Justice Scalia: But that's quite a different rational than Wickard v. Filburn.
I mean, it seems to me you're not... you're not appealing to the fact that it has a substantial impact on interstate commerce.
You're appealing to the fact that the power which Congress has to prohibit the use of goods carried in interstate commerce cannot effectively be implemented without this law.
Mr. Clement: Well, I think there's some truth to that, Justice Scalia, but let me say this.
I think what I'm saying is, I'm taking the rational that this Court accepted in Wickard, and I'm applying it to a different regulatory regime.
Justice Stevens: But you're applying it to the opposite kind of regulatory... you're applying it to a regulatory regime in which the government wants to prohibit this subject... substances from being sold or... in interstate commerce.
And if you just follow the litter... the letter of this law, this marijuana won't get into interstate commerce.
In fact, it would reduce the demand for marijuana, because it would supply these local users and they wouldn't have to go into the interstate market.
Mr. Clement: --Well, with respect, Justice Stevens, if you took a look at the Controlled Substances Act, itself, and read it literally, you'd assume that there was absolutely no market, period, in Schedule I substances.
But the reality is, there's a $10.5 billion market... illegal market, albeit... but market in marijuana in the United States, on an annual basis.
Justice Stevens: But to the extent that this statute has any impact, it will reduce the purchase in the interstate market and confine these to locally grown marijuana.
Mr. Clement: --Well, first of all, Justice Stevens, that's only true if there will be no diversion, to get back to--
Justice Stevens: Then I'm assuming... my hypothetical is that California could pass a law that would prevent diversions from occurring.
Mr. Clement: --Well, in the same way that the Federal Government has had trouble stamping out the marijuana market entirely, I think California is going to have parallel problems in absolutely preventing diversion.
Justice Kennedy: I suppose some... one answer to that case is the Perez case, with loan sharking.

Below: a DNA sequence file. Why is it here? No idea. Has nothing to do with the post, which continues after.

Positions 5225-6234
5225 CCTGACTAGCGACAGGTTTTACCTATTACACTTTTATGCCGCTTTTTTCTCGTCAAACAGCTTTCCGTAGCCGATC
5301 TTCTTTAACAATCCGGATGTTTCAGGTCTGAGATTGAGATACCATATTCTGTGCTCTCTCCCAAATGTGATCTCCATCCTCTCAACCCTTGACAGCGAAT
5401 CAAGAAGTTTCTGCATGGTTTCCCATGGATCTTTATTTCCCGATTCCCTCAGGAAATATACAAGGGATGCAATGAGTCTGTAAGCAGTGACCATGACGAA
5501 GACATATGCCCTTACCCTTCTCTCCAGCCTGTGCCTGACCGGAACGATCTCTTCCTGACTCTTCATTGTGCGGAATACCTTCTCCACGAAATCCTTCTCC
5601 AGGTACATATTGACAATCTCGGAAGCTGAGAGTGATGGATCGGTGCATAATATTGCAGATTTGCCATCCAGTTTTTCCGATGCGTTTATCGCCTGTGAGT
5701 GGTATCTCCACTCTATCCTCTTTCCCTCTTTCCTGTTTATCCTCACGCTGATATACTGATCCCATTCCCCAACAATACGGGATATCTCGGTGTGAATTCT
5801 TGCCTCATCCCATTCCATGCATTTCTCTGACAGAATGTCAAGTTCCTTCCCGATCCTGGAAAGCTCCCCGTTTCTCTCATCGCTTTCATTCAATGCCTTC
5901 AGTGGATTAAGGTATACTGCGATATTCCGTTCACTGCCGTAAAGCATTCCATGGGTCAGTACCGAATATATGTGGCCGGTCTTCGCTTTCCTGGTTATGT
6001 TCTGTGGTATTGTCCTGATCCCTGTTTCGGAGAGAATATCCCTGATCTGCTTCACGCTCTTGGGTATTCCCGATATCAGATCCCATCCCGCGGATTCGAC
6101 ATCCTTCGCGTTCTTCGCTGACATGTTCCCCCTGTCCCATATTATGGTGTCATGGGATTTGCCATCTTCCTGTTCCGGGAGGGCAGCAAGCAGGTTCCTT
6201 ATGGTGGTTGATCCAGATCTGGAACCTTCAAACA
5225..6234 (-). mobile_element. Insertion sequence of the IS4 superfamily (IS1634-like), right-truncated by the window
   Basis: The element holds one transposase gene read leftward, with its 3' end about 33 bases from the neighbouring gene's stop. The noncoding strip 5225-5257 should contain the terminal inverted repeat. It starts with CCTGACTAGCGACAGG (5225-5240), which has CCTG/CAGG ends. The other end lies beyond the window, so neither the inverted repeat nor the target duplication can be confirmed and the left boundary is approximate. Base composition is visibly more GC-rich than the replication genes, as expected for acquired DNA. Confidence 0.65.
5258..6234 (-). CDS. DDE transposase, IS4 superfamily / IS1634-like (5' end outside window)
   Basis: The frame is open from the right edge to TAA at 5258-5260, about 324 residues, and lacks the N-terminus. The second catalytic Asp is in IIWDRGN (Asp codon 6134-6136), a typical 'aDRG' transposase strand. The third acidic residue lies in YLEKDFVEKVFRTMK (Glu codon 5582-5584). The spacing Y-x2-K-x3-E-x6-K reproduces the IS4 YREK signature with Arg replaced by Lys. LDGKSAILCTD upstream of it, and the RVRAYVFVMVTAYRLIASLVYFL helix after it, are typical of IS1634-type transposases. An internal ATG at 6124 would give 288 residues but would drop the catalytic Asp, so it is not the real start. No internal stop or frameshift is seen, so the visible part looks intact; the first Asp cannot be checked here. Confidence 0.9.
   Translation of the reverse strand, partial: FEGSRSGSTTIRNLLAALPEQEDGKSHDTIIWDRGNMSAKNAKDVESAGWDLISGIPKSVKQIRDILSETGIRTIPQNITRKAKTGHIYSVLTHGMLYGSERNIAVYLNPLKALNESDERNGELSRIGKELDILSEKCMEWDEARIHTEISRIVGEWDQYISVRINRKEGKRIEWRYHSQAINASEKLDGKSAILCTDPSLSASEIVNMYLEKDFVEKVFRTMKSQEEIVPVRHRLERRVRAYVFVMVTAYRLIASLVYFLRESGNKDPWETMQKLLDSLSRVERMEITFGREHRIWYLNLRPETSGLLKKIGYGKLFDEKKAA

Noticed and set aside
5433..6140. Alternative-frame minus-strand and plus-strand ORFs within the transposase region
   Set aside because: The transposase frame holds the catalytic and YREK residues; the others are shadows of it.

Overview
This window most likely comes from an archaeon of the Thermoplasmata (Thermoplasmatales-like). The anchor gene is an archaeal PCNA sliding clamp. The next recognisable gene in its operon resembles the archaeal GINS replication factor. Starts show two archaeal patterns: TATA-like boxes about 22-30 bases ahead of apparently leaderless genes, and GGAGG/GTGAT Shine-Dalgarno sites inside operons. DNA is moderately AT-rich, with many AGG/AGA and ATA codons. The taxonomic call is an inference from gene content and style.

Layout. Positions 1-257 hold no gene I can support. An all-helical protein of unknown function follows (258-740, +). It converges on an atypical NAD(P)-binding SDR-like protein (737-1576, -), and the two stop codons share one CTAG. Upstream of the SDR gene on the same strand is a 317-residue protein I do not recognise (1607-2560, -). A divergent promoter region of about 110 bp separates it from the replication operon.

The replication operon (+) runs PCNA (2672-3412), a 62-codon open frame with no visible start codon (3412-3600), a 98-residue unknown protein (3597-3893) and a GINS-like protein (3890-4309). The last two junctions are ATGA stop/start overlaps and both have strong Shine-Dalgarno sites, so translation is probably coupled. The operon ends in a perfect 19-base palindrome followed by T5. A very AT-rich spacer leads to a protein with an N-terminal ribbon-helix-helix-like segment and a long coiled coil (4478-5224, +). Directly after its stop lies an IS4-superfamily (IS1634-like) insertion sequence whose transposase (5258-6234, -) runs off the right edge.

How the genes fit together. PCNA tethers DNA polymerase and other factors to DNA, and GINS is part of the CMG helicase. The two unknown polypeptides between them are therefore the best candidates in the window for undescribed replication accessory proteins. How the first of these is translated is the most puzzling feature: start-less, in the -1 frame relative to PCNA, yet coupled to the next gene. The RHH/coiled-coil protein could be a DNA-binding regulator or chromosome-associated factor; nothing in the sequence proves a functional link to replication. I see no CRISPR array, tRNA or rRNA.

Mr. Clement: Oh, absolutely, Justice Kennedy.
And, in that context, what this Court said is, even though it was focused on what was going to be an... both in that case and generally, an interstate activity, Congress did not have to just look at the particular plaintiff's effect on interstate commerce, but, rather, the effect of the entire class of activities.
And if I could--
Justice Ginsburg: But, as Justice O'Connor brought out earlier, all those cases... Wickard, Perez... they all involved a commercial enterprise.
And, here, we're told this is different, because nobody is buying anything, nobody is selling anything.
Mr. Clement: --Well, with respect, Justice Ginsburg, I think the whole point of the Wickard case was to extend rationales that it applied previously to commerce to activity that the Court described as economic, but not commercial.
And I think the production and distribution and possession of marijuana is economic in the same way that the production of wheat was in the Wickard case.
Justice Souter: But you're... no, I was going to... your whole point, I take it, is that the two particular patients in this case are simply... simply cannot be taken, for our purposes, as representative in the fact that they are getting the marijuana by, I think, growing it themselves or being given it.
You're saying, you cannot take that fact as a fact from which to generalize in deciding this case.
Mr. Clement: That's exactly right, Justice Souter, and that is the logic, not just of me, but of this Court's cases, in cases like Darby and Wickard and Wirtz and Perez.
And I point to the Wickard case, in particular, only because it, too, involves a non-commercial enterprise or a non-commercial production of--
Justice O'Connor: Well, I do take issue with that.